Genome sequence of the human malaria parasite Plasmodium falciparum

TitleGenome sequence of the human malaria parasite Plasmodium falciparum
Publication TypeJournal Articles
Year of Publication2002
AuthorsGardner MJ, Hall N, Fung E, White O, Berriman M, Hyman RW, Carlton JM, Pain A, Nelson KE, Bowman S, Paulsen IT, James K, Eisen JA, Rutherford K, Salzberg SL, Craig A, Kyes S, Chan M-S, Nene V, Shallom SJ, Suh B, Peterson J, Angiuoli S, Pertea M, Allen J, Selengut J., Haft D, Mather MW, Vaidya AB, Martin DMA, Fairlamb AH, Fraunholz MJ, Roos DS, Ralph SA, McFadden GI, Cummings LM, G. Subramanian M, Mungall C, J. Venter C, Carucci DJ, Hoffman SL, Newbold C, Davis RW, Fraser CM, Barrell B
Type of Article10.1038/nature01097
KeywordsAnimals, Chromosome Structures, DNA Repair, DNA Replication, DNA, Protozoan, Evolution, Molecular, Genome, Protozoan, HUMANS, Malaria Vaccines, Malaria, Falciparum, Membrane Transport Proteins, Molecular Sequence Data, Plasmodium falciparum, Plastids, Proteome, Protozoan Proteins, Recombination, Genetic, Sequence Analysis, DNA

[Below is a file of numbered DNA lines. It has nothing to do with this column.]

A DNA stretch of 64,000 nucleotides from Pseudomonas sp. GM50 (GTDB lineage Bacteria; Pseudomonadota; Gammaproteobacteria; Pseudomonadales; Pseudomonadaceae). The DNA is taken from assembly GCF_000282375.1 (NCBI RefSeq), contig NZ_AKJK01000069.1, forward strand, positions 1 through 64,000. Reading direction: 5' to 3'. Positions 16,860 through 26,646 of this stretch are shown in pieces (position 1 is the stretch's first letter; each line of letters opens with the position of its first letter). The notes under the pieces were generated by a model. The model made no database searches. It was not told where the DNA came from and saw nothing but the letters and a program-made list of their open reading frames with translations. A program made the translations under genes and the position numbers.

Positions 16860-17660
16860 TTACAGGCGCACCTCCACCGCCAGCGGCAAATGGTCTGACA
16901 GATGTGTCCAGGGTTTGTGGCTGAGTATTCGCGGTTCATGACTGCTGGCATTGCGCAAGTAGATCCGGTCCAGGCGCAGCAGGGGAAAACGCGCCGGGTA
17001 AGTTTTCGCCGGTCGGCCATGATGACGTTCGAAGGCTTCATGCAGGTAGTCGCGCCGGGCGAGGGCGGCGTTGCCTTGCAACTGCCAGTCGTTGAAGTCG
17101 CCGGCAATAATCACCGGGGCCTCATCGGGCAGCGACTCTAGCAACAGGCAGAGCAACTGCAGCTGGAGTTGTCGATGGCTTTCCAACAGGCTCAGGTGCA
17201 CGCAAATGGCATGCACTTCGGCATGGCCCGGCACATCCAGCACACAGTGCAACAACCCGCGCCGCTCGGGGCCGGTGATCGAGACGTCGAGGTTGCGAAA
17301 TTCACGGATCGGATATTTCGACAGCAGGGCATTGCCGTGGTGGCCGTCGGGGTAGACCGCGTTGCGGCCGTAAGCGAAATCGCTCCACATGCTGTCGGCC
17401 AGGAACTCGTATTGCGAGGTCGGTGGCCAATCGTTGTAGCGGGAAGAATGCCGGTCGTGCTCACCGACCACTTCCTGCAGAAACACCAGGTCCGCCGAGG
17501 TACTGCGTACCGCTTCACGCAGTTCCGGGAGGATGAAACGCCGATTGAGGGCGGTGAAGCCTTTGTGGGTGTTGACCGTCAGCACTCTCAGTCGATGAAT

The parasite Plasmodium falciparum is responsible for hundreds of millions of cases of malaria, and kills more than one million African children annually. Here we report an analysis of the genome sequence of P. falciparum clone 3D7. The 23-megabase nuclear genome consists of 14 chromosomes, encodes about 5,300 genes, and is the most (A + T)-rich genome sequenced to date. Genes involved in antigenic variation are concentrated in the subtelomeric regions of the chromosomes. Compared to the genomes of free-living eukaryotic microbes, the genome of this intracellular parasite encodes fewer enzymes and transporters, but a large proportion of genes are devoted to immune evasion and host-parasite interactions. Many nuclear-encoded proteins are targeted to the apicoplast, an organelle involved in fatty-acid and isoprenoid metabolism. The genome sequence provides the foundation for future studies of this organism, and is being exploited in the search for new drugs and vaccines to fight malaria.